Concerns of surrogate decision makers for acute brain injury patients: a US population survey

David Hwang
Objective: To determine whether groups of surrogates for severe acute brain injury (SABI) patients with poor prognosis can be identified based on their prioritization of goals-of-care (GOC) decisional concerns, an online survey of 1588 adults recruited via a probability-based panel representative of the US population was conducted. Methods: Participants acted as a surrogate for a GOC decision for a hypothetical SABI patient and were randomized to one of two prognostic scenarios: the patient likely being...

Phylogeography and population structure of the tsetse fly Glossina pallidipes in Kenya and the Serengeti ecosystem

Norah Saarman, Rosemary Bateta, Winnie Okeyo, Kirstin Dion, Paul Mireji, Sylvance Okoth, Imna Malele, Grace Murilla, Serap Aksoy & Adalgisa Caccone
Glossina pallidipes is the main vector of animal African trypanosomiasis and a potential vector of human African trypanosomiasis in eastern Africa where it poses a large economic burden and public health threat. Vector control efforts have succeeded in reducing infection rates, but recent resurgence in tsetse fly population density raises concerns that vector control programs require improved strategic planning over larger geographic and temporal scales. Detailed knowledge of population structure and dispersal patterns can provide...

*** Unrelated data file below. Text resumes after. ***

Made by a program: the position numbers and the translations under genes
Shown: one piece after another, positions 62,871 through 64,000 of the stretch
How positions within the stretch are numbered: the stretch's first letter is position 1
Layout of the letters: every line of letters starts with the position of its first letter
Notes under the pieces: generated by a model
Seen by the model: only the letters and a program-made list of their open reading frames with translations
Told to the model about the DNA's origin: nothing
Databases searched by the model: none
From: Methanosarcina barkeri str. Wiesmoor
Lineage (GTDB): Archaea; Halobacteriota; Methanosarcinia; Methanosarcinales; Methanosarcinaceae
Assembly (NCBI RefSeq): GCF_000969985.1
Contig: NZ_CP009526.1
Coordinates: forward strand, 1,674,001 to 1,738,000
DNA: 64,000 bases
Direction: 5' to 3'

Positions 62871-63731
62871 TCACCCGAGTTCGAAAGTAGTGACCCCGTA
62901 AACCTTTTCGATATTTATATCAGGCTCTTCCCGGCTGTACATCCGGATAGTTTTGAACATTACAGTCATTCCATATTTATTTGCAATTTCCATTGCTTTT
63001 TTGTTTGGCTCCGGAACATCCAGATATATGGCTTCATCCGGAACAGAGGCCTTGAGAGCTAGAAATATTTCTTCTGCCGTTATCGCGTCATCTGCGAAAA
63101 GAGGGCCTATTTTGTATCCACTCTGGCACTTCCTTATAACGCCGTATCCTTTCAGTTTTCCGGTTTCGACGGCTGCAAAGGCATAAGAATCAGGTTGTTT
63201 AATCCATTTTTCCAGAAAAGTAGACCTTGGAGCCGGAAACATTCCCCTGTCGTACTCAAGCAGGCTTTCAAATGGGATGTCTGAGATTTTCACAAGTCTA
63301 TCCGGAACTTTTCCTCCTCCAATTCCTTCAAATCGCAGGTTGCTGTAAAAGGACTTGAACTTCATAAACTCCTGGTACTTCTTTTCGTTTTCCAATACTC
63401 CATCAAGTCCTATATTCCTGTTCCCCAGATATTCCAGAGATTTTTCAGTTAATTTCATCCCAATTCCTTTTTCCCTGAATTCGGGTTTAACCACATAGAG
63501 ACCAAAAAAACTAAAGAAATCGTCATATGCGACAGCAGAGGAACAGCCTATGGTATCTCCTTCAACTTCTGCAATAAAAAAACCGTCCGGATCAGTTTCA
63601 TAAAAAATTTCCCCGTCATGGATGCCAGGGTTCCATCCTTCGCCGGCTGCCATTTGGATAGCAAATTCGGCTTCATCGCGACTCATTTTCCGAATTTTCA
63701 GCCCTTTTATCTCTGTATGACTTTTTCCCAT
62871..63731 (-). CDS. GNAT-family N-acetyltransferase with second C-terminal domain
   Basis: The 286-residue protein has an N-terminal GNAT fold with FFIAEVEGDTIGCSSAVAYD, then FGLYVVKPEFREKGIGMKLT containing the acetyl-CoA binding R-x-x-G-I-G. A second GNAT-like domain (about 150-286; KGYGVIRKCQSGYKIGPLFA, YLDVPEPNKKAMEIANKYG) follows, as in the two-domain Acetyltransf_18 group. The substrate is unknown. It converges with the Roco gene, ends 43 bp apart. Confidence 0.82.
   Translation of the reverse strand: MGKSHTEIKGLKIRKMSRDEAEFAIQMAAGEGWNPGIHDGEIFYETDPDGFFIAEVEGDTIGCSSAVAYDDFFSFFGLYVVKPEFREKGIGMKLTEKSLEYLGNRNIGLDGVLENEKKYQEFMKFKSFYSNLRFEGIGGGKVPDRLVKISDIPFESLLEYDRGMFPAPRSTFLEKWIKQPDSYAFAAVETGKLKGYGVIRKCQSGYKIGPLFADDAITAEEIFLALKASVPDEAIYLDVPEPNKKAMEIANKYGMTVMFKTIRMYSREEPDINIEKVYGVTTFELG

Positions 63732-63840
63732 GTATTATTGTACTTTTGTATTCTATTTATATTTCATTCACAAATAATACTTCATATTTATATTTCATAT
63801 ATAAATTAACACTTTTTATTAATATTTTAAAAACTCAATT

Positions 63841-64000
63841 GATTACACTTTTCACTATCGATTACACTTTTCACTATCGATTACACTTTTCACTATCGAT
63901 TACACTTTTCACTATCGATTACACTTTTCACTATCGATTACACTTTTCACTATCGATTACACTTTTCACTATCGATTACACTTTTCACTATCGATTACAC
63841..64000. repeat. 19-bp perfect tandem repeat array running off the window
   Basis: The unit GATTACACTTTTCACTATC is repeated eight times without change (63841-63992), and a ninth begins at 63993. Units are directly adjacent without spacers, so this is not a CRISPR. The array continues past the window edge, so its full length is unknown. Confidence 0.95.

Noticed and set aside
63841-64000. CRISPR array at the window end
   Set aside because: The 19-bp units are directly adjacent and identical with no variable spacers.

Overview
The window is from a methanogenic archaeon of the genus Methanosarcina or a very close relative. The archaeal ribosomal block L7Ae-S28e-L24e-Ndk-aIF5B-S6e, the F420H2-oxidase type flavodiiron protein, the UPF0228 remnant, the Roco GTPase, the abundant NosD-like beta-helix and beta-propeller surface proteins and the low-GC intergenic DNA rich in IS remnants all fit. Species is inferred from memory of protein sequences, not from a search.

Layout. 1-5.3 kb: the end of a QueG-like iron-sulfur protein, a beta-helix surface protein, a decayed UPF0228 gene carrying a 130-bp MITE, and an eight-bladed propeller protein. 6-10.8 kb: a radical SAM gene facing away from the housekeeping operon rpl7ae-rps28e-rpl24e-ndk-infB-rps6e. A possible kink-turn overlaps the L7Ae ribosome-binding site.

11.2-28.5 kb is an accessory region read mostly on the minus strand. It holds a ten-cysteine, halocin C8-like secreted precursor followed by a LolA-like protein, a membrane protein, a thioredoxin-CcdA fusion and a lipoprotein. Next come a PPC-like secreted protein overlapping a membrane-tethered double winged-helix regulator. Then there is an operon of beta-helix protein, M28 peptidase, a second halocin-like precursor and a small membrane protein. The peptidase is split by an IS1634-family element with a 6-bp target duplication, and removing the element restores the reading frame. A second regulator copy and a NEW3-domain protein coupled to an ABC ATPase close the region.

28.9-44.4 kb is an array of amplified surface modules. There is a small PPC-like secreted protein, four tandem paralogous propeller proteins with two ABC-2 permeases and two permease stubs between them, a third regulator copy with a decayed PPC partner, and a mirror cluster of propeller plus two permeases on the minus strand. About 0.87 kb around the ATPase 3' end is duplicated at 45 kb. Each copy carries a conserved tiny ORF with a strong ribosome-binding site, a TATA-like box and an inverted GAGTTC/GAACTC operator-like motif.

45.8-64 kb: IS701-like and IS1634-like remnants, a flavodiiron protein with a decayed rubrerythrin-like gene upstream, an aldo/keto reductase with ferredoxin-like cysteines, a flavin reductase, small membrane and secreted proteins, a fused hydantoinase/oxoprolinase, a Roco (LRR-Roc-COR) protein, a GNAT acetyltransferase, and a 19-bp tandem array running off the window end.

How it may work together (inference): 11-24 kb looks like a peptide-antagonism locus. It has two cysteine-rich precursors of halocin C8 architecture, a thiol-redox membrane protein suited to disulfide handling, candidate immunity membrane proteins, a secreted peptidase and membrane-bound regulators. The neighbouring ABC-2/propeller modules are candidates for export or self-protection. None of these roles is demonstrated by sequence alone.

Data from: Dispersal increases the resilience of tropical savanna and forest distributions

Nikunj Goel, Vishwesha Guttal, Simon Levin & Carla Staver
Global change may induce changes in savanna and forest distributions, but the dynamics of these changes remain unclear. Classical biome theory suggests that climate is predictive of biome distributions, such that shifts will be continuous and reversible. This view, however, cannot explain the overlap in the climatic ranges of tropical biomes, which some argue may result from fire-vegetation feedbacks, maintaining savanna and forest as bistable states. Under this view, biome shifts are argued to be...

Registration Year

  • 2019
    38

Resource Types

  • Dataset
    38

Affiliations

  • Yale University
    38
  • Chinese Academy of Sciences
    12
  • University of the Sunshine Coast
    11
  • Southern Medical University
    11
  • Hohai University
    11
  • Shandong University
    11
  • Shanghai Jiao Tong University
    11
  • Virginia Commonwealth University
    11
  • Northeast Forestry University
    11
  • Jiangsu University
    11